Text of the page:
All about Alba, Italy’s gourmet capital - and the home of truffles.
The competition is stiff, but the Langhe, an area in the northwestern Piedmont region, might just be the most luxurious place in Italy. It’s home to some truly iconic delicacies, including rich, buttery hazelnuts, prized red wines, chocolate, and truffles. Its vineyards are a UNESCO World Heritage Site, and world-famous Langhe wines include Barolo and Barbaresco, which can be aged for decades and are considered intensely collectible, sometimes selling for thousands of dollars a bottle. The Ferrero chocolate company is headquartered here, and the area is the birthplace of the hazelnut-chocolate blend gianduja, most widely known in Ferrero’s signature spread Nutella.
The heart of the truffle trade is the small Langhe town of Alba. With a population of 30,000 and gorgeous red-brick architecture, this town full of medieval history is also known as the City of a Hundred Towers. Just outside the city walls are rolling hills thick with native oak forests, where the gourmet delicacy known locally as tartufo grows nestled among the tree roots.
There are three commonly harvested types of truffles, all of which can be found in the forested hillsides around Alba. Each is highly prized by chefs and enthusiasts for their unique flavor profiles; black winter truffles are earthy and pungent, while summer truffles are more delicate, with a sweet, nutty character. Then there are the ultra-rare white Alba truffles, which only grow in Alba. They are harvested in the late fall months and can only be foraged, never cultivated, making their discovery something of a natural miracle. They are prized for their deep umami flavor, similar to aged cheese.
While you may be familiar with the delightfully adorable practice of truffle hunters using pigs to sniff out the precious delicacies, in Italy, dogs are more commonly used. The Lagotto Romagnolo, a curly-haired teddy bear of a pup, is known as Italy’s truffle-sniffing breed, though trifulaos (truffle hunters) can work with many types of scent-seeking dogs. Working together, these friends comb the oak forests around Alba, looking for the trademark moist soil and, of course, smell, that indicates that truffles are lurking beneath the surface.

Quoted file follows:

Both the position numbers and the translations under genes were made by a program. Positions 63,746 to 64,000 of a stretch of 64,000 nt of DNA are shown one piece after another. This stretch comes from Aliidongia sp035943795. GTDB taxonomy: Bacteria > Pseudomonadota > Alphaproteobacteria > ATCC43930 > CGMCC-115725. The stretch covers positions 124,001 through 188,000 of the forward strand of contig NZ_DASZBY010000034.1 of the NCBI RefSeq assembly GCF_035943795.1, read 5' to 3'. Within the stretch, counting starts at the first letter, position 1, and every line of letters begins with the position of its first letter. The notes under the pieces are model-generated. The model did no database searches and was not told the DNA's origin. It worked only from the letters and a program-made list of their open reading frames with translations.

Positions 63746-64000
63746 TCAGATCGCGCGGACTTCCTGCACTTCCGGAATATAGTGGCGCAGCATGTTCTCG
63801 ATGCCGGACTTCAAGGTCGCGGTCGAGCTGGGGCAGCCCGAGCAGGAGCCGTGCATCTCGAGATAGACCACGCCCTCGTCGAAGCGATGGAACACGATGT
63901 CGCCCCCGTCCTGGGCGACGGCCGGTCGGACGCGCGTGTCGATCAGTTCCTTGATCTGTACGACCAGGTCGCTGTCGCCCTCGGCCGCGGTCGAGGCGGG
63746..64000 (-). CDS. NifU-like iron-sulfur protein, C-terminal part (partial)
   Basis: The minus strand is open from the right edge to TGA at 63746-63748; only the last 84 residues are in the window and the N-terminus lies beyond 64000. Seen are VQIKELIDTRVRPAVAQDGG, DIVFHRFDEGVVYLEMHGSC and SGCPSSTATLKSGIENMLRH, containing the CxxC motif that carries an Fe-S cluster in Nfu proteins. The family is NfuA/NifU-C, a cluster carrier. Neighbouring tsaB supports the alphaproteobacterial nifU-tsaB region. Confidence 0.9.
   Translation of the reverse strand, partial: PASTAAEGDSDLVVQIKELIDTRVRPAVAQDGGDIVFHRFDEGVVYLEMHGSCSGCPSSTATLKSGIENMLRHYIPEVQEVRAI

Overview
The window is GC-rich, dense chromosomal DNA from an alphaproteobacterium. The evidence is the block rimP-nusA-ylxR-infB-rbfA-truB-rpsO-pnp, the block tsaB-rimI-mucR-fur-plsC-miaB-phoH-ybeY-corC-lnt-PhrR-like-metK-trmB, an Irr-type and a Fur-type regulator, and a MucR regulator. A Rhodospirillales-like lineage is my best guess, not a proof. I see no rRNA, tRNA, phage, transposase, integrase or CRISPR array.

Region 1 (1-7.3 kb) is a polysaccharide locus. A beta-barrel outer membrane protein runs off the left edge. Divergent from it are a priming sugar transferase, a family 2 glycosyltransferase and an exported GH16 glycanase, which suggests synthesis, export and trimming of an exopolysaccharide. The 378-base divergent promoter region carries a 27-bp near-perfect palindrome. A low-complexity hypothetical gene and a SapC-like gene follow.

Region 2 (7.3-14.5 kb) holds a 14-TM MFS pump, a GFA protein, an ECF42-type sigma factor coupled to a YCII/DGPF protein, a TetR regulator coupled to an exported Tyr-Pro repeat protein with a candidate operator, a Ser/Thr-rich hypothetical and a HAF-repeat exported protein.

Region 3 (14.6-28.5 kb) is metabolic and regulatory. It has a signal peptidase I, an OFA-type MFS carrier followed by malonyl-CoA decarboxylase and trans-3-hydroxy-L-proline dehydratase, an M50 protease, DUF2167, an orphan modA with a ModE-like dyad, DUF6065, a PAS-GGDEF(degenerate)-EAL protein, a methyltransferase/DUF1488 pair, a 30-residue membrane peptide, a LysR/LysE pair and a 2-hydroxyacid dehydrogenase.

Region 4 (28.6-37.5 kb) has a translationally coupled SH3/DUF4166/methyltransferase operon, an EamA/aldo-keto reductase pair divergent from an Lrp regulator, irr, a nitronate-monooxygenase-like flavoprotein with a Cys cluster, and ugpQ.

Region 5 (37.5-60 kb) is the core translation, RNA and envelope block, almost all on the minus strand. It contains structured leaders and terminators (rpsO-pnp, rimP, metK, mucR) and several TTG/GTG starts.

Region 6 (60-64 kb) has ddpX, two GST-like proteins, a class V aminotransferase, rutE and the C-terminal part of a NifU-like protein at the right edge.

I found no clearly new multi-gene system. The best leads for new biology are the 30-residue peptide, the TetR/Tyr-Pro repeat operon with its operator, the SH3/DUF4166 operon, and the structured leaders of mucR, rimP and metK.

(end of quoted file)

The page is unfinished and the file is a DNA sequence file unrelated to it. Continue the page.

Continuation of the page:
Of course, this being Italy, there has to be a festival celebrating this regional specialty! That would be the Fiera Internazionale Tartufo Bianco d’Alba, which takes place over two months in the late fall and features a donkey race, historical reenactments, and, of course, plenty of truffle tastings. Yes, a donkey race! Each of the city’s neighborhoods elects a donkey to represent it in this race, and the winner is a matter of intense local pride. First held in 1933, the fair is now in its 92nd year.
Can’t make it to Alba to try its famous white truffles? We partner with local experts Tartuflanghe (that’s tartufo + Langhe) to make some of their incredible truffle products available. The family-run company are the stewards of 50 acres of lush woodland outside Alba, where they harvest all three kinds of the precious tuber. From infused pastas and condiments to pure slices of aromatic truffle, they’ll transport you right to the heart of the Langhe.